Bush calls for united Europe
WARSAW, Poland (CNN) -- U.S. President George W. Bush cast his vision for a larger, more prosperous Europe on Friday, saying it was time to eradicate political divisions in creating a democratic and unified continent.
"It is time to put talk of East and West behind us," Bush said in a speech in Poland, his fourth stop on a five-nation European tour. "We welcome a Europe that is truly united, truly democratic and truly diverse."
The president said the United States would support Poland's entry into NATO as well as the European Union.
He also said the Ukraine and Russia should play a prominent role in the new Europe.
"We share more than an alliance; we share a civilization," Bush said of U.S. ties to Europe. "Its values are universal, and they share a ... partnership in a unique way."
Bush's speech followed his meeting earlier in the day with Polish President Aleksander Kwasiniewski. On Saturday, Bush will meet Russian President Vladimir Putin.
The Polish leg of the trip -- Bush's first to Europe -- offered the president the chance to reiterate his administration's support for a strong and united Europe, including Russia, that will work closely with the United States.
"I strongly believe in NATO expansion, and I believe that the EU should expand, as well," Bush said after meeting EU leaders in Gothenburg, Sweden earlier this week.
'The United States is no longer your enemy'
Bush said his upcoming meeting with Putin would give him the opportunity to tell the Russian leader that "the United States is no longer your enemy."
"Our country doesn't want to diminish the nation. We want to elevate the nation," Bush said at a news conference on Friday in Poland.
Bush said he wanted Russia to be a "partner" and an "ally" and would like to see the country succeed.
The president said he plans to discuss democracy and capital investment during his first official face-to-face encounter with Putin, but the overriding purpose is "to share a vision."
He remarked that Russia has "vast potential" and "enormous resources."
"If Russia makes the right choices, she will attract a lot of capital," Bush said.
Concern over weapons proliferation
The president said he was concerned about weapons proliferation along Russia's southern border, calling it a reason for nations to rethink the issue of missile defense and the Cold War doctrine codified in the Antiballistic Missile Treaty of 1972.
"It's important for Russia to hear that our nation is concerned about the spreading of weapons of mass destruction and I'll bring it up in the context of explaining why it is important for us to think differently on missile defences," Bush said.
National Security Adviser Condoleezza Rice sought to play down expectations for major policy breakthroughs at Saturday's meeting.
"I don't think that anyone should expect there to be specific proposals on the table tomorrow," she said. "This is an opportunity for the two presidents to get to know each other."
Rice said, however, that there are "several ideas that we want to put on the table with the Russians about how we might be able to cooperate on missile defense, on nonproliferation policy, what mechanisms might be available to us to discuss these issues as well as what kinds of ideas we might have."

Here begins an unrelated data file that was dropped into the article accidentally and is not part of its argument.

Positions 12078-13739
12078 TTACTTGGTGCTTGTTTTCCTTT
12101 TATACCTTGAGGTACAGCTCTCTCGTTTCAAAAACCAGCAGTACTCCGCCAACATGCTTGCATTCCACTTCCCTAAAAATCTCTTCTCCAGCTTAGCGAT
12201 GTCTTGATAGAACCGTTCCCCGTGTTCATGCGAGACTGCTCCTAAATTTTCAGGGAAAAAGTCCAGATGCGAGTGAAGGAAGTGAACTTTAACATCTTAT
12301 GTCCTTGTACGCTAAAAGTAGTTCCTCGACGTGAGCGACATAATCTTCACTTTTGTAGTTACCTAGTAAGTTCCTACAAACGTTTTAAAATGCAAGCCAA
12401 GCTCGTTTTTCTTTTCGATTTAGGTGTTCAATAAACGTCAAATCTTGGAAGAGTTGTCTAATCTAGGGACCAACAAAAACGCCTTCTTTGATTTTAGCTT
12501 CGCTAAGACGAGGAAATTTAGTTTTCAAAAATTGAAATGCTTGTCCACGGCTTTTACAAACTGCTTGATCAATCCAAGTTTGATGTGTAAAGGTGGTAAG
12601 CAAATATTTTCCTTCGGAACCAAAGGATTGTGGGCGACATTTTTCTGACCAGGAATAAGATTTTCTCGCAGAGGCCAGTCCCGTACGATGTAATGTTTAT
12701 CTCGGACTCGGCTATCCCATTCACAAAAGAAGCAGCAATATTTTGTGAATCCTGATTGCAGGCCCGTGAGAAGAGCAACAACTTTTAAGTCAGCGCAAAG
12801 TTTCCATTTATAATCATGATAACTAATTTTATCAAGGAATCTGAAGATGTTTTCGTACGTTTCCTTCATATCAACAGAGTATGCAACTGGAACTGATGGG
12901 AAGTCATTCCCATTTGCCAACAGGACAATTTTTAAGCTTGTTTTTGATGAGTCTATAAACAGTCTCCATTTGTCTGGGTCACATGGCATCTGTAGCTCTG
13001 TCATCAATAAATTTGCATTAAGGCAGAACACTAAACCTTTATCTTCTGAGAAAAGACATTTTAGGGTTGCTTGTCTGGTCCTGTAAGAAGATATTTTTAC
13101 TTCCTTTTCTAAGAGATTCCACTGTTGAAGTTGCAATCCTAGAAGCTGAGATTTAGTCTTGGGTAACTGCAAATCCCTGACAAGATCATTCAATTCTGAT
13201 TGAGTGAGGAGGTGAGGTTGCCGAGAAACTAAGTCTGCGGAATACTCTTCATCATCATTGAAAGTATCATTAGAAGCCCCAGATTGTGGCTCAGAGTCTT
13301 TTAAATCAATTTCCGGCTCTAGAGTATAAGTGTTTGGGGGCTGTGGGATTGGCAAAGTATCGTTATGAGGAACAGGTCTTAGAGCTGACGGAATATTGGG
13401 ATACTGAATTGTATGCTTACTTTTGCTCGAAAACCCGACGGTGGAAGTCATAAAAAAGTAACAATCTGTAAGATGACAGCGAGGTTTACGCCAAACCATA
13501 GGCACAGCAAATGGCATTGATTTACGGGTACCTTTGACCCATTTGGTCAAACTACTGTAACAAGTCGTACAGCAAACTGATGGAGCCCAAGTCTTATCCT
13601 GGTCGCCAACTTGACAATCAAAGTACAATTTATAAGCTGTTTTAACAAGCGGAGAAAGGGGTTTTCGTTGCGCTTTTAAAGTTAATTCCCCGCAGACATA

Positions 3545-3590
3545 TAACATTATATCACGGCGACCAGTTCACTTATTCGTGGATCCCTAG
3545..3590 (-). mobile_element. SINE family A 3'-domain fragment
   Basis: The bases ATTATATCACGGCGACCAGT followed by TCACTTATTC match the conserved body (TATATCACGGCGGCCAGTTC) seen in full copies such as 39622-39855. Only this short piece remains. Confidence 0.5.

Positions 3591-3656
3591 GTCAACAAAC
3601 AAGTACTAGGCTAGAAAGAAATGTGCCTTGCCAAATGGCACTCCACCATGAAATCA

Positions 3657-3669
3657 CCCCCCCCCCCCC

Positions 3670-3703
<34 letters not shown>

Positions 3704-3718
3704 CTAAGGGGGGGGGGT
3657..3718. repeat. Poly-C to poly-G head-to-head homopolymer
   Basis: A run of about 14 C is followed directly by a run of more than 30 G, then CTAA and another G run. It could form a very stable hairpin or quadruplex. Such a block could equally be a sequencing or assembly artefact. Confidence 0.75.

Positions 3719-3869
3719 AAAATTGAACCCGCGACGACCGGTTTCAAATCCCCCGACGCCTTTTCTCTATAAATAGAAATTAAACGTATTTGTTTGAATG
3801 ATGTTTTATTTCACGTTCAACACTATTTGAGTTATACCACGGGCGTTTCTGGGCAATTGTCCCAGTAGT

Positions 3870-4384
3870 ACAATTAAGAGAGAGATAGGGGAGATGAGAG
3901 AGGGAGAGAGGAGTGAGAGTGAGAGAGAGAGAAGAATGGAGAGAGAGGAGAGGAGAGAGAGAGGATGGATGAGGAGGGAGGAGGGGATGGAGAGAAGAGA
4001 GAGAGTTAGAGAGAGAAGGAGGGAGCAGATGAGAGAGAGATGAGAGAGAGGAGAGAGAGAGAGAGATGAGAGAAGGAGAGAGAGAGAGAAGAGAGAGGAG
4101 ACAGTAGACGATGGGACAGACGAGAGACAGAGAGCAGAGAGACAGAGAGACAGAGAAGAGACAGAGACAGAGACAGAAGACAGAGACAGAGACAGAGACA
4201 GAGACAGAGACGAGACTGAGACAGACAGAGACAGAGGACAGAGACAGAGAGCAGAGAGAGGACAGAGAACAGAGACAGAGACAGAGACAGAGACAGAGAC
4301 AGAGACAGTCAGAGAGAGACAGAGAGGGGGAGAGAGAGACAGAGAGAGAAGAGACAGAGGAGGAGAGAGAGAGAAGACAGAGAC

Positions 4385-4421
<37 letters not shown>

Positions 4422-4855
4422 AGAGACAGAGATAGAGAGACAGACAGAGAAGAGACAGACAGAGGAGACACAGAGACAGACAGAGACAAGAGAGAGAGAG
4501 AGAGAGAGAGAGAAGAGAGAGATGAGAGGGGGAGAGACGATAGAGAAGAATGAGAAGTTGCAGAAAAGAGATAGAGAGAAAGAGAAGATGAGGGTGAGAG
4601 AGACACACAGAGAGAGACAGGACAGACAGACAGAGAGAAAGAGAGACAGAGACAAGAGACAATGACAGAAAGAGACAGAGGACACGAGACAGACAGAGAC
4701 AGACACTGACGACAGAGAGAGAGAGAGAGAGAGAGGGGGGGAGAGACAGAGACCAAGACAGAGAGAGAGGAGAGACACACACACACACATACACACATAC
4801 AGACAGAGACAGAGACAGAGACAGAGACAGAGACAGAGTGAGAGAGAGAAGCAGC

Kwasniewski was supportive of the proposed missile-defense initiative. He said the United States wanted to pursue a system for world security -- not just for its own interests -- and that it wanted to pursue research on missile defense and enter into dialogue with other nations about it.
"I think this is a very rightful and very appropriate position," said Kwasniewski, who said Bush's presentation of his stance on missile defence at the NATO summit in Brussels lessened their fears.
As for expanding NATO membership, Bush said: "My government believes NATO should expand" and that no country should be excluded because of its geography or history."
"Since joining the alliance two years ago, Poland has contributed greatly to its success and serves as a fine example for all future members of NATO."
Poland is one of three Central European nations -- along with the Czech Republic and Hungary -- that joined NATO in 1999.
Bush and Kwasniewski adopted a joint resolution that -- while it doesn't relate to diplomacy -- stresses the close relations between the two nations.
The leaders discussed Poland's move toward membership in the European Union, the economy and security.
At the news conference, Bush said that "joining Poland's economy to that of the EU is in all our interests and will only strengthen America's ties with all our Atlantic partners."
Also, Bush said that "it is important that Poland's military remain well-equipped. To that end, I'm pleased to announced that the United States is making the necessary legislative preparations to transfer a second frigate to the Polish navy."
Bush also said at the news conference that he told Kwasniewski "the Polish American Enterprise Fund will transfer $20 million to the new Polish American Freedom Foundation."
Bush arrived in Poland earlier Friday after leaving behind the thinly veiled acrimony of an EU summit in Sweden, where he encountered stiff opposition in some quarters to his administration's plans to abandon the Kyoto Treaty on limiting greenhouse gas emissions.
Bush's Poland visit is his fourth stop on a maiden tour of five European nations that will culminate on Saturday when Bush meets Putin in Ljubljana, Slovenia.
Bush said Saturday's meeting, during which the two leaders are expected to discuss defense and security issues, would also be an opportunity to discuss an enlarged Europe.
|Back to the top|